AT THE top of Upper Mill Street in Tillicoultry is the Clock Mill – once a woollen mill, it has been a tourist information centre, a business centre and is now flats.

The Clock Mill was built by brothers James and George Walker, whose father Robert had moved his grown-up family to Tillicoultry from Galashiels around 1817 and had bought the Castle Mill nearby.

J&G Walkers Mill, as it was known, was built in 1824 and they manufactured plaids, tartan and blankets.

When James died in 1831, then George in 1841, the business was carried on by George's wife under the management of Thomas Dawson until her son Robert was old enough to take charge.

The mill was eventually bought by the Tillicoultry Quarry Company but by the 1940s, it had a different use.

Polish soldiers used part of it as a barracks, along with the Middleton and Oak Mills in the town.

Postcards and letters to the soldiers from their families remain pinned to the edge of a wall by a window, now hidden by plasterboard in the flats

In 1947, the Clock Mill was converted by the Campbell Brothers for making kilts, tartan, skirts, and women's and children's nightwear then sold a year later to Duncan Condie Sinclair.

He was the youngest of four sons born to Thomas Sinclair, a mechanic, and his wife Christina Aitken.

At the age of 14, he began working at the local Paton's Mill, another woollen manufacturer, where he learned his craft as a loom turner.

In due course, he managed to fund a small enterprise by setting up business in a former wool store, part of Craigfoot Mill up near the entrance to the quarry, and did weaving on a small hand loom.

In 1948, and with just £100, he began his business in earnest at the Clock Mill. At the time, the upstairs section was still used by Campbells who then moved to the former Walker Institute at the top of Stirling Street and renamed the Institute Daiglen after the local hill.

It is also known that at some stage, the upper floors were used for making shrouds. Duncan had use of the first floor at this time. Working alone, he laboured long hours, so much so his wife Mary Ann Paton, whom he had married in November 1937, often had to go to the mill and drag him home. He made scarves, head squares and other small items, but as the business grew, he moved to the ground floor where old looms that had been purchased were reconditioned.

The owner of the Clock Mill in Tillicoultry, Duncan Sinclair, who manufactured woollen goods such as head squares and scarves, was passionate about his trade.

He designed patterns, did warp and weft filling, warping, weaving, and loom turning using the two gas-operated looms, producing tweeds and tartans for skirts and kilts.

Choosing a name for his products was important and he decided on the Gartmorn label.

Duncan's reconditioned looms were soon replaced by modern, more advanced machinery which allowed him to manufacture mohair up to 130 inches wide on them.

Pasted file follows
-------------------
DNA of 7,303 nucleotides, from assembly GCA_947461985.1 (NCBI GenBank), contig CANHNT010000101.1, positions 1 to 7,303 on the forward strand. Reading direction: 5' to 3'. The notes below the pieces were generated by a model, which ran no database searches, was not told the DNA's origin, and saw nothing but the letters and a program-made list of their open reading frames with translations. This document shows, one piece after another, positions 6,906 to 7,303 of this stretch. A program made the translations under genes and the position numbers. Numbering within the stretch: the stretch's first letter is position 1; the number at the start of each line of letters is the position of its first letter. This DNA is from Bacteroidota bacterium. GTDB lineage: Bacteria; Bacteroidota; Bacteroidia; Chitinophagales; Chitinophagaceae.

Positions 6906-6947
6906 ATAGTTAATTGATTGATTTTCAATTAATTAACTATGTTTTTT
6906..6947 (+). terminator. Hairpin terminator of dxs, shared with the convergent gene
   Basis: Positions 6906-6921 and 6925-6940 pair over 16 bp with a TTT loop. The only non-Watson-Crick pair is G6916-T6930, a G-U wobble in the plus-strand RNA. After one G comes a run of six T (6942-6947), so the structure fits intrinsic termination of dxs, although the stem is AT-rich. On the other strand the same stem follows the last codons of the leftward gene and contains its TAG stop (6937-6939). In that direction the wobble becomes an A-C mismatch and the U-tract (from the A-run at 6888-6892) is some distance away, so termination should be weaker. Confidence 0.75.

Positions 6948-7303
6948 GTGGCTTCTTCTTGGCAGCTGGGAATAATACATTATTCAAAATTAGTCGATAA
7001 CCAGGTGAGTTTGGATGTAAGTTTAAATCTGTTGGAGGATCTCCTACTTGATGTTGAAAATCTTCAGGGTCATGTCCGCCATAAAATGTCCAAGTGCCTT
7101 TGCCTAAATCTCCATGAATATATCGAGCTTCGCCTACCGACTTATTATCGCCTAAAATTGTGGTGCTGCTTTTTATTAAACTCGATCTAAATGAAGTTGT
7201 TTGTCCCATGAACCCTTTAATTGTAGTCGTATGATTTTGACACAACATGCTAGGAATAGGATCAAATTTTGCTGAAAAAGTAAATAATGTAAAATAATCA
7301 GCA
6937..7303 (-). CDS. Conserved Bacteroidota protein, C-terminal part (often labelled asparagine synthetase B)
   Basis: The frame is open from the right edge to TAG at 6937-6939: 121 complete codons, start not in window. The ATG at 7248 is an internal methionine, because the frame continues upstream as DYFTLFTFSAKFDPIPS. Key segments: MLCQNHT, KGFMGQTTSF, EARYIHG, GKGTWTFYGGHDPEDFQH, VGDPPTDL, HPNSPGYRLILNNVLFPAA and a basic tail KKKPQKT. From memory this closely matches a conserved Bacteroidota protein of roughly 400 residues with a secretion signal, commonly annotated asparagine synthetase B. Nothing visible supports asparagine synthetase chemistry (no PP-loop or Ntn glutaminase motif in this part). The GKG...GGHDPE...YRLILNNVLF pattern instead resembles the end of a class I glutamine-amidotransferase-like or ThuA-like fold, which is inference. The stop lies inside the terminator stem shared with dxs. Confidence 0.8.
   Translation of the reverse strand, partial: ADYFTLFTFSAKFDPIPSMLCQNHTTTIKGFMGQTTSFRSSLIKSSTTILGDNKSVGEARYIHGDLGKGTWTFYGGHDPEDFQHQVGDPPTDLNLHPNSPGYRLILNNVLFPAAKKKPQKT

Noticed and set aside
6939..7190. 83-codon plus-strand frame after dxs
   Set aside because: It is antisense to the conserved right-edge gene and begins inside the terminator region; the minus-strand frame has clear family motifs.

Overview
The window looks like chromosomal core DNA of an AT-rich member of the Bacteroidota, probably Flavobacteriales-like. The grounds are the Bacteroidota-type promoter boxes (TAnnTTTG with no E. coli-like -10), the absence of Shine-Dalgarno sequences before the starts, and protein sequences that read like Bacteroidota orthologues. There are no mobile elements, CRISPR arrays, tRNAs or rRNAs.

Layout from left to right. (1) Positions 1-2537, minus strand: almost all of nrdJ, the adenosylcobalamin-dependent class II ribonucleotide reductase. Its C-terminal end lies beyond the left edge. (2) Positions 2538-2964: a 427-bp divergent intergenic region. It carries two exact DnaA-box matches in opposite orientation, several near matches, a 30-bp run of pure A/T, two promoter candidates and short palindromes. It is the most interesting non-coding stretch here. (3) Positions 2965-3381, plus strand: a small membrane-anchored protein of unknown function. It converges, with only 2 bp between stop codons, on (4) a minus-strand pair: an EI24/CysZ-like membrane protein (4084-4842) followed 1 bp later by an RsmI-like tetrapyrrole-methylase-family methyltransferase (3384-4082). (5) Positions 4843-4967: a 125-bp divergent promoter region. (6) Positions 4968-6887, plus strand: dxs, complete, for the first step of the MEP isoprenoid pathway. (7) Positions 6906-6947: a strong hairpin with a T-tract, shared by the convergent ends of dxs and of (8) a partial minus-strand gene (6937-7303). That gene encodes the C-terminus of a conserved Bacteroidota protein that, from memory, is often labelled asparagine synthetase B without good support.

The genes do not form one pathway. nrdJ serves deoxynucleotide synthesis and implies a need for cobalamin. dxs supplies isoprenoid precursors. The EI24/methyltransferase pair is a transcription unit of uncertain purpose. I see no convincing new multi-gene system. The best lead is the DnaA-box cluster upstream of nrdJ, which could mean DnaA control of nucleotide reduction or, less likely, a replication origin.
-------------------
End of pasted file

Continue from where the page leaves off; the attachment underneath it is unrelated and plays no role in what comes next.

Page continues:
This led to a feather weave design that produced a new range of goods for the firm including mohair rugs.

These were very successful in the American market but repeat orders from the home market also allowed the business to thrive.

A showroom within the mill was also established where goods could be purchased.

However, an additional cost to the firm was the construction of fire exits. Fire doors and a metal fire escape stair were installed due to the new regulations introduced in the 1970s with the full cost being met by the company.

As time went on, Duncan began to manufacture cellular blankets, basket weave blankets, and diversified to suit the changing demands in the markets. He continued to design patterns, all of which are kept today in a large pattern book which is bursting with samples of his work.

He is also to be credited with the design of the Dundee tartan, which he designed for Paton's. Due to him being an employee of the company at that time, he could not patent the pattern and Paton's retained the copyright.

Duncan and Mary Ann had four children in all. Christine was born in 1939, followed by Thomas in 1940, Isabella in 1945 and Alan in 1946

As the business thrived, Tom worked at the mill and became a partner on 2nd January 1972, and although Alan worked there for a time, he did not become a partner.

The company became DC Sinclair and Son Ltd when it was incorporated on July 8, 1977. Shortly after this, Duncan retired, and Tom took over, but the business began to decline as sales dropped.

By December 1981 DC Sinclair and Son was in receivership then all assets liquidated, with creditors having until the 31st of that month to prove their debts or make a claim.

The building, machinery and materials were sold, with the mill changing hands several times, eventually becoming the flats of today.

On January 23, 1982, Duncan Condie Sinclair died, aged 71.